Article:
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Pantone Chip Shoes

Posted on July 20th, 2013 in Craft Attitude, Crafts

It’s been a while since I decorated a new pair of shoes with Shoe Attitude, aka Kodak Shoe Art Film. Let’s see, I’ve done the Paris subway map. Vintage comics. Popular fonts. And now…Pantone color chips! I have binders of Pantone chips that I bought used on Amazon, so I’ve been crafting a lot with them lately. To make the Pantone chip pattern, I just glued a bunch of chips on a piece of paper and scanned them. For those of you who don’t know about Shoe Attitude, it is a printable film that lets you print anything you want on your inkjet printer; then you peel off the film from its protective backing and apply it to the shoes with a glue stick. Watch this video in which I show how to do it.

These are the finished shoes.

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Disclosure: The links for Shoe Attitude and Craft Attitude on this page are affiliate links. While I am a designer/spokesperson for this product, I just love designing new shoes with the product, and I was doing so before I was ever a spokesperson. So there.
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8 Comments

  1. Mary Beth Shaw says:

    I adore these. And your disclosure cracks me up.

  2. Kaila says:

    I am just wondering how weather proof these are with the film on them? As well as have you had any of the films come off? Just seems like the glue stick wouldn’t be enough to hold it on there forever. Also last question, can the film go on any type of shoe? As you used canvas type, but what about vinyl or something? Thanks!

    • admin says:

      I used an extra strength Elmer’s glue stick, which works really well. That being said, is it permanent? Not really. It was originally meant for kids, who outgrew their shoes, or who could remove the film and decorate them for different occasions. On my shoes, the film tends to separate from the shoe where I crease it repeatedly. So in those areas, it’s not permanent. I do, however, do touch-ups with the glue stick when it does separate. At other places on the shoe where I am not creasing it repeatedly, that film is on there and will not budge. I have peeled off the film on shoes before after not liking the design, and boy, it is surprisingly hard to take off. So I run it under the faucet to help me peel it off, and then I clean off all the residual ink that stayed on the shoe (since it’s inkjet color, it does wash off), and then I have a fresh clean shoe to start all over with. So in that respect it’s not waterproof. But it does take normal wear and tear pretty well. And yes, it goes on any type of shoe (except maybe suede). It actually works even better on vinyl. Something in the vinyl bonds with the film so well. Hope that helps. Happy to answer any other questions.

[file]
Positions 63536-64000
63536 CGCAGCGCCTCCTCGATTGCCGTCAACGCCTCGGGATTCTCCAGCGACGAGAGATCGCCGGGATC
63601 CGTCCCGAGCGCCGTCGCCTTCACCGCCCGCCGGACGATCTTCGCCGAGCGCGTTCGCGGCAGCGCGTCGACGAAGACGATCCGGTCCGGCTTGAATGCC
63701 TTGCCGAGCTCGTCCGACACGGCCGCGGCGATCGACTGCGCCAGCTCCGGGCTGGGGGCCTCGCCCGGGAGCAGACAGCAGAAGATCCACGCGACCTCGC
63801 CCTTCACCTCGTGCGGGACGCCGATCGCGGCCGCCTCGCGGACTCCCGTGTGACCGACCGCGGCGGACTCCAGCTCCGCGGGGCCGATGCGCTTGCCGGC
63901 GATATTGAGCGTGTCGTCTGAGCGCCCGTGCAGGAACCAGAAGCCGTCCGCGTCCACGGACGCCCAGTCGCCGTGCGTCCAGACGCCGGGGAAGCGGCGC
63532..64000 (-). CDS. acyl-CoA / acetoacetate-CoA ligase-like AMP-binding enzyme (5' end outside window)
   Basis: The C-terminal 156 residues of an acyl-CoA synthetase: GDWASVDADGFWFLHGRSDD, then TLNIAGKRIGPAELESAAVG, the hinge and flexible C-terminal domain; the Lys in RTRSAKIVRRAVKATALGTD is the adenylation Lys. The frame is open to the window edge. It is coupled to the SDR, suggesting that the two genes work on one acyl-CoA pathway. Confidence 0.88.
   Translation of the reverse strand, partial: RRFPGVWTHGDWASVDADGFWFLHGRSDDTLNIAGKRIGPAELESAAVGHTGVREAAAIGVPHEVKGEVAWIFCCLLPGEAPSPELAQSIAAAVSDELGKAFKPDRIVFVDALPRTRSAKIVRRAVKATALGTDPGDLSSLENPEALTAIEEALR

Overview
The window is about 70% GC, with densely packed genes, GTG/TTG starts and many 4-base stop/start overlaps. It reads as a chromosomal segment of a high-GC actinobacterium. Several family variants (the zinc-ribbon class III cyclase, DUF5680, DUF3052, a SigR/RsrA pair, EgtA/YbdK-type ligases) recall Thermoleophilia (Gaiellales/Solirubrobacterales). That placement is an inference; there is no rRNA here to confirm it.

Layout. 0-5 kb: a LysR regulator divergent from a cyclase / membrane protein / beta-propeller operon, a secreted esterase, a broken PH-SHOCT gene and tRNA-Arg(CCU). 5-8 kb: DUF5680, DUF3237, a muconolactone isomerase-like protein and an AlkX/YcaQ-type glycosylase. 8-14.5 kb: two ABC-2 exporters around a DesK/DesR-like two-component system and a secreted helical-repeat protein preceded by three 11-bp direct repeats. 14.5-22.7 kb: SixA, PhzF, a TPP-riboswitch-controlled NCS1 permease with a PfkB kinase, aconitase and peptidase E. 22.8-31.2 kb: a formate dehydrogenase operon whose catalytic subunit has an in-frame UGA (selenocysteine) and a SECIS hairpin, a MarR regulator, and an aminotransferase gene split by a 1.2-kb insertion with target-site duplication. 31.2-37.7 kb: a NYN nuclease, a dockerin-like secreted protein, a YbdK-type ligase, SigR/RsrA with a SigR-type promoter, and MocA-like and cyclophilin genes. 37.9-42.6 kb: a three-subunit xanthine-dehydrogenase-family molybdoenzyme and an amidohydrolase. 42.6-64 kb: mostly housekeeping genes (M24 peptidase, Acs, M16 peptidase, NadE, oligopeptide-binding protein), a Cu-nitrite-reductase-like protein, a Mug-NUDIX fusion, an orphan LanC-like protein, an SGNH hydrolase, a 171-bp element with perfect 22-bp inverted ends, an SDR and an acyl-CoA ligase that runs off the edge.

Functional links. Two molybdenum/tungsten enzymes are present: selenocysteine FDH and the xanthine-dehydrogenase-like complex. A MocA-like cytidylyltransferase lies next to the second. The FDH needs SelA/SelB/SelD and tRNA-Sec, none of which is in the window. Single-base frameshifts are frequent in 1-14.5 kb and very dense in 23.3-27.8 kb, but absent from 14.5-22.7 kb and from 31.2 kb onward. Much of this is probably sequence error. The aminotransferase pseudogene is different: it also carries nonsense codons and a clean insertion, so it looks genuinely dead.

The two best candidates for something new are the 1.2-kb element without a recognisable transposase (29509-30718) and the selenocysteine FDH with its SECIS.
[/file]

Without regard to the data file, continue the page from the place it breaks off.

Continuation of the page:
3. jo says:

    I’m just wondering if something like Mod Podge would work i.e. in the wear creases. I’m looking for something that will stick it down for good! What do you think?
    Love your bollywoods too.

    • admin says:

      I think Mod Podge may work. I need to try it. I just used Fabric Mod Podge for the first time on a canvas lunch bag, and I attached paper to it and it worked great. I think I would apply the Fabric Mod Podge on the shoe first to prime the surface. Then when that dried, I would apply another layer of Mod Podge on the shoe, place the Craft Attitude down on it, and trim it. Then cover that with the Mod Podge. That’s basically what I did with the canvas bag, and the Mod Podge made the paper look and feel like vinyl. Very cool.

      • jo says:

        Mmmmm, that sounds interesting, paper!. I think I’ll have to try the shoe, MP, attitude combo. I was thinking that the film might not be porous enough for the MP to soak in as a top layer, but ya never know till ya try!
        Thanks for your thoughts. I’ll let you know how I get on too. 🙂 jo

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